Now we can add the rest of our worksheet text. For this example you want to select the Type tool in the left-hand menu bar again and click + drag to create a text box that fills the rest of your page.


With this text box selected, click the ‘Column’ area in the top menu bar and tell InDesign that you want 2 columns instead of 1 (see red circle below):


Create another text box with columns




Now click within the text box and add the text you want:


Add text to column text box




A worksheet with plain text looks boring, so let’s fix that by adding some decorative shape elements. In the left-hand menu bar, click on the rectangle/square icon:


Select rectangle shape tool


Click and drag it across your page to create a bar shape:


Create rectangle shape


Now let’s make it the same color as our text. With the shape selected, click on the eyedropper icon in the left-hand menu bar:


Select color of shape


And click on your colored text. Your shape should now look like this:


Finished decorative rectangle


Feel free to play around with it by copying and pasting the shape + readjusting the sizes:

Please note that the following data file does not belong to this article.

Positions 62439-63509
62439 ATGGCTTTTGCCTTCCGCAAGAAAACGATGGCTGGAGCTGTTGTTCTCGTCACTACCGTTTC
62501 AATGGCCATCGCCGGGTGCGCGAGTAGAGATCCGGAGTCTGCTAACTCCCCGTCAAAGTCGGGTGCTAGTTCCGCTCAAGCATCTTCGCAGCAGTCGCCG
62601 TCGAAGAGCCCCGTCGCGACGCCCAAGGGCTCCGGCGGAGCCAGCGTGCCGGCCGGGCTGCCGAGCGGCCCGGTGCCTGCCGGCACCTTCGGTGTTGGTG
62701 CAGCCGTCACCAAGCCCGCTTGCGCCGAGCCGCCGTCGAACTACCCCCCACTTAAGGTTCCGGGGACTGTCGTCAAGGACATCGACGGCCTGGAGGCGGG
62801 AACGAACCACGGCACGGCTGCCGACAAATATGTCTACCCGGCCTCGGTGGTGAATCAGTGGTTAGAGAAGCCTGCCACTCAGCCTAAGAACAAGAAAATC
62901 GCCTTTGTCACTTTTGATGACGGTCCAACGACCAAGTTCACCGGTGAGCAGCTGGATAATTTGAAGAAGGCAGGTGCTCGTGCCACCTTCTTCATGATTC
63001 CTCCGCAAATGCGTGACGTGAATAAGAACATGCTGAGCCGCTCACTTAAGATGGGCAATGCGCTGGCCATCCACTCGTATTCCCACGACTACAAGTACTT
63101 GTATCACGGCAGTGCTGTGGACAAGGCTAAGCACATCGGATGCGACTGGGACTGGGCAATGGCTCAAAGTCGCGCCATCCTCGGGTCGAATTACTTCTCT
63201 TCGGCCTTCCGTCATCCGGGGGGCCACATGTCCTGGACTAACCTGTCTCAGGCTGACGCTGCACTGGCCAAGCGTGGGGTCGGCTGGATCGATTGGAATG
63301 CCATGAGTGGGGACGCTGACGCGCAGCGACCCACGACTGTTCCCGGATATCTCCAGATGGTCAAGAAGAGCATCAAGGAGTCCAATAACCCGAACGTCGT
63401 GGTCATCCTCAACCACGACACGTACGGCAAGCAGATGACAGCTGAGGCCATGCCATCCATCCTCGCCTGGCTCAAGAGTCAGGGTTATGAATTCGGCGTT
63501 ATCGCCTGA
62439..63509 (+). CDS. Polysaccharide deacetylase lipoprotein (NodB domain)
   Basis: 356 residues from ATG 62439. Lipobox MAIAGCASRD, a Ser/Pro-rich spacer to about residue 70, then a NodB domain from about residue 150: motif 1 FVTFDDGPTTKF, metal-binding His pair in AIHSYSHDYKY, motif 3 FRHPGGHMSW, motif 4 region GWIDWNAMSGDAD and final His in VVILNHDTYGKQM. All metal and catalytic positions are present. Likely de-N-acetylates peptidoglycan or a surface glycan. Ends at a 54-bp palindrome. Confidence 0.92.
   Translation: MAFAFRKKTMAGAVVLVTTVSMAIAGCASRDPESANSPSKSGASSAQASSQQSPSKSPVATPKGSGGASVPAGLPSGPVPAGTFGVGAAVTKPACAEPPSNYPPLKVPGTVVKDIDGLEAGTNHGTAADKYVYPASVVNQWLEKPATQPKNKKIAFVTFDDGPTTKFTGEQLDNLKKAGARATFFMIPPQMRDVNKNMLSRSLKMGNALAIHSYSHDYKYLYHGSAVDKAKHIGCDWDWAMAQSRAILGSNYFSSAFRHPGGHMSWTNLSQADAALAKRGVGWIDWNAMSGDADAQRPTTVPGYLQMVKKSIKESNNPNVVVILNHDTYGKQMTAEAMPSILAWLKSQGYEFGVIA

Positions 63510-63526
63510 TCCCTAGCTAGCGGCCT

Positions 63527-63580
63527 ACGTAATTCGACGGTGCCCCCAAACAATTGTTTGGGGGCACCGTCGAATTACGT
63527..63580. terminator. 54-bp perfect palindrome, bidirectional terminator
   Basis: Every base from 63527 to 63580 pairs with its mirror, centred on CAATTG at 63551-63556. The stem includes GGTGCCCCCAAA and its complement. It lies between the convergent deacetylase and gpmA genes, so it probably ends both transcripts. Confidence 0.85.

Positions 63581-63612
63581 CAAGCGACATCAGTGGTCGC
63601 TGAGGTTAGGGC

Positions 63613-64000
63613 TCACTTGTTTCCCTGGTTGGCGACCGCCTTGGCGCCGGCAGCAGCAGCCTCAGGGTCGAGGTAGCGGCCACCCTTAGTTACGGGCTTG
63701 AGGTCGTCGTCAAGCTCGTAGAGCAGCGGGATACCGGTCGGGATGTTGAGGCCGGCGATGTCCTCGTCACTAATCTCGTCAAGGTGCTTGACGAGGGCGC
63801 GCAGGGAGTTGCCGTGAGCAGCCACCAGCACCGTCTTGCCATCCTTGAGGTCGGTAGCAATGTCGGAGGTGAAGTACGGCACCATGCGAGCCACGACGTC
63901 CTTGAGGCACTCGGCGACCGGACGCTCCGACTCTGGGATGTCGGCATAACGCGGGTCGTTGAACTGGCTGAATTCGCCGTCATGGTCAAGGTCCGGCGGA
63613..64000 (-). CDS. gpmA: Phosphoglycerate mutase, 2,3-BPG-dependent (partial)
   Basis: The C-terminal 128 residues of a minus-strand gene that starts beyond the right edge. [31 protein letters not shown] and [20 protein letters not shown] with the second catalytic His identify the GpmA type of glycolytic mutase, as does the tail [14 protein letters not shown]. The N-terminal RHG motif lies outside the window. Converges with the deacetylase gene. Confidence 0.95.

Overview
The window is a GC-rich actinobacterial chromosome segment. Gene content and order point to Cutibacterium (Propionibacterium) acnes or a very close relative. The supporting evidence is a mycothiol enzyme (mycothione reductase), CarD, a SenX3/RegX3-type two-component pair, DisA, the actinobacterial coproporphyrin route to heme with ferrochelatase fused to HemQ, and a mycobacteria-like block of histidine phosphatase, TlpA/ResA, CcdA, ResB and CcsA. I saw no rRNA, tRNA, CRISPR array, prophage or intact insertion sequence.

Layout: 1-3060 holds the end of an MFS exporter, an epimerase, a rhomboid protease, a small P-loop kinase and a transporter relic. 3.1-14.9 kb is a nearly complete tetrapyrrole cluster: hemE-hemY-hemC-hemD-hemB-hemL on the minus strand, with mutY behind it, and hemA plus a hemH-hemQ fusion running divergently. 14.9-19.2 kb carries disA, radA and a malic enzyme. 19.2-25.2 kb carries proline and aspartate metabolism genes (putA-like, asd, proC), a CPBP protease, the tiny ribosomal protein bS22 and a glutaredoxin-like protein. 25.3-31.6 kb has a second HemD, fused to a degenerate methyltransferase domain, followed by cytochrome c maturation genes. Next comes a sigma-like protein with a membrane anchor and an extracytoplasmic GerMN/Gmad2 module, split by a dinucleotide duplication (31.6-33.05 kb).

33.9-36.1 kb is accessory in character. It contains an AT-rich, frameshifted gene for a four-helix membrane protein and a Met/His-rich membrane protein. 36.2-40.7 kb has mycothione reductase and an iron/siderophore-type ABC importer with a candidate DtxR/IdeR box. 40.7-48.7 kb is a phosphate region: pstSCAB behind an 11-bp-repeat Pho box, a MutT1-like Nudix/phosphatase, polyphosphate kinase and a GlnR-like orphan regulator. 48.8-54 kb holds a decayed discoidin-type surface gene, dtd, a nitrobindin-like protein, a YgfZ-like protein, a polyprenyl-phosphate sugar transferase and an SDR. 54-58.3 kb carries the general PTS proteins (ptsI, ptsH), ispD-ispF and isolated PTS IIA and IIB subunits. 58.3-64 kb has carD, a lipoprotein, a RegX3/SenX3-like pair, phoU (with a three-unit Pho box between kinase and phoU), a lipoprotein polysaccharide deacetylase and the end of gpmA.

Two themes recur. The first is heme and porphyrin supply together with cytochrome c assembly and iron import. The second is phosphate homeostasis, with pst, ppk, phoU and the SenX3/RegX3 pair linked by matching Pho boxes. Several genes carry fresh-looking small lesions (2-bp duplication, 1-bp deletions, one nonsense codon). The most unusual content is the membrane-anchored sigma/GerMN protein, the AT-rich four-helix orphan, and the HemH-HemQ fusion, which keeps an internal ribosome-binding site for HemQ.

Finish adding custom shapes


You can also make the text colors match, too:


Finish adjusting colors




This worksheet is still looking a bit plain, so make another rectangle shape below each item:


Add interest to worksheet with color accents


And adjust its opacity in the menu bar at the top:


Adjust opacity


You can now copy and paste this color block to appear with each item section.




Looking good! Next, let’s see how things will look when printed.


(This will help you get a better idea as to whether everything is lined up correctly, the whitespace is even, etc.)


Go to View > Screen Mode > Preview.


Enter preview mode


This is what you should see:


Document in preview mode


You can make adjustments to all of your items until they look clean and nicely aligned.


(To exit from this view, simply go back to View > Screen Mode and select Normal.)




If everything is as you desire it, you’re ready to save as a PDF!


Click File > Export.


Export to PDF


In the Export window title your PDF a cool name, then click on the Format list at the bottom and select Adobe PDF (Print).


Hit ‘Save.’


How to save as PDF